I know a bit about it. The hermitage basically began as a retreat space away from the main monastery for a couple of monks that also helped to serve the local lay-community associated with Abhayagiri in the Pacific Northwest (the main group, Portland Friends of the Dhamma, is located in Portland, OR).

A couple of monks came and spent the vassa in the area one year to practice in solitude and see to how things would go as far as lay-support, etc. They weren't able to make it the following year, but they came back the year after that because people were so supportive the first time around and provided enough support in the way of alms, etc., and things kind of took off from there.

The people in the local town (White Salmon) have been so interested and supportive, in fact, that the monks are able to go on alms round in the traditional way at least half the week. (Being a more practice/retreat oriented branch, they don't store food and live on only what the receive each day.) It's doing amazingly well, especially considering the areas not-so-awesome experiences with eastern religious sects in the past.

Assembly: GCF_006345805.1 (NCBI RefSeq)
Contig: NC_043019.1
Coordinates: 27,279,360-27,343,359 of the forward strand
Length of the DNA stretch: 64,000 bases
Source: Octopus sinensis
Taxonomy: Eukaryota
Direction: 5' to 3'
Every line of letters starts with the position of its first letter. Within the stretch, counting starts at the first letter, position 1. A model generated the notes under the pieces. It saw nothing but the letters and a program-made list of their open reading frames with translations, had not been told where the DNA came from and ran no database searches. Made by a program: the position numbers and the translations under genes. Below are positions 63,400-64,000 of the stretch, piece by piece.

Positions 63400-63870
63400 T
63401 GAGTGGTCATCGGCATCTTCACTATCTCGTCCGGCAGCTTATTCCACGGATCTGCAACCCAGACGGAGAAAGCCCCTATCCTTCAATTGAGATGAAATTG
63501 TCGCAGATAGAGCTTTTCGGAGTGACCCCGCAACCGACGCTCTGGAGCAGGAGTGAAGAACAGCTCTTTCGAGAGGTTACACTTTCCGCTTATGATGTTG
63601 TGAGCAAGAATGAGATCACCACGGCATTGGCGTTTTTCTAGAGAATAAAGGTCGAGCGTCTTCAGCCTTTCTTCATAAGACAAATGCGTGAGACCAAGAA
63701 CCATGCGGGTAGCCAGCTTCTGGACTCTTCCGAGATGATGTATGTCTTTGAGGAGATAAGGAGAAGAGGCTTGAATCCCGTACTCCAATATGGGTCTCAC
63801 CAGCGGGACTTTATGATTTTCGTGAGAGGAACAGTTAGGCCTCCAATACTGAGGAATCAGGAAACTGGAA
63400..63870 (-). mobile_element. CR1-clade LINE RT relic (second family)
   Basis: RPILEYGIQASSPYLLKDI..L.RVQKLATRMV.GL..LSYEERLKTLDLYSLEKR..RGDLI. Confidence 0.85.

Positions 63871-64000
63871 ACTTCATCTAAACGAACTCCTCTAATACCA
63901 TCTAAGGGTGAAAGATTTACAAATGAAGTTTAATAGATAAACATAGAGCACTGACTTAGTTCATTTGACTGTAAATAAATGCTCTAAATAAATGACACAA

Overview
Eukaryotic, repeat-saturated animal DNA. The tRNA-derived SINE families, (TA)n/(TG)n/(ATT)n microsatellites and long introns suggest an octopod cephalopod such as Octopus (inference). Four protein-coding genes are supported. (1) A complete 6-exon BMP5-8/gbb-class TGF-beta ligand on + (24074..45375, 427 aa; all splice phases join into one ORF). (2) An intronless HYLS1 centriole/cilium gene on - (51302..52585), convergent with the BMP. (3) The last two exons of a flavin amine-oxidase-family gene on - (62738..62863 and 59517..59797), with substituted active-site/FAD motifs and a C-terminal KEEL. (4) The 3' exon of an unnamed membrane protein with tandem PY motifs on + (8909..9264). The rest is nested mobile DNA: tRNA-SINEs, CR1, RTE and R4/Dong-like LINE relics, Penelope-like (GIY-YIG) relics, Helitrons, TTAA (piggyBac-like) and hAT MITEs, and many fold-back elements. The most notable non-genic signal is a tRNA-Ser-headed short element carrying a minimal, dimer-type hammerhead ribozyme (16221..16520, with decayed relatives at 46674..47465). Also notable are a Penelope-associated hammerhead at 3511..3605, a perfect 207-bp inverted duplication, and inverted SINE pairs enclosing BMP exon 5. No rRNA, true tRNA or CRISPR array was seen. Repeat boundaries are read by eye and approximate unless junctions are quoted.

I've yet to visit the hermitage myself as I don't have a car, but the monks come in to Portland to teach at least once a month, and I was able to attend a meal offering/house blessing last week.
"Sabbe dhamma nalam abhinivesaya" (AN 7.58).

leaves in the hand (Buddhist-related blog)
leaves in the forest (non-Buddhist related blog)
User avatar
Jason
 
Posts: 469
Joined: Sun Jan 04, 2009 1:09 am
Location: Earth

Re: Pacific Hermitage - Abhayagiri Buddhist Monastery

Postby Christopherxx » Wed Nov 21, 2012 5:08 pm

Why has my bad merit allowed me to be burn away from this!

Haha just joking, I feel very blessed :)

Still it's so wonderful to hear that you are all having such great experiences and that the hermitage seems to be finding a balanced state.
Christopherxx
 
Posts: 101
Joined: Mon Aug 20, 2012 9:59 pm

Re: Pacific Hermitage - Abhayagiri Buddhist Monastery

Postby Monkey Mind » Wed Nov 21, 2012 7:49 pm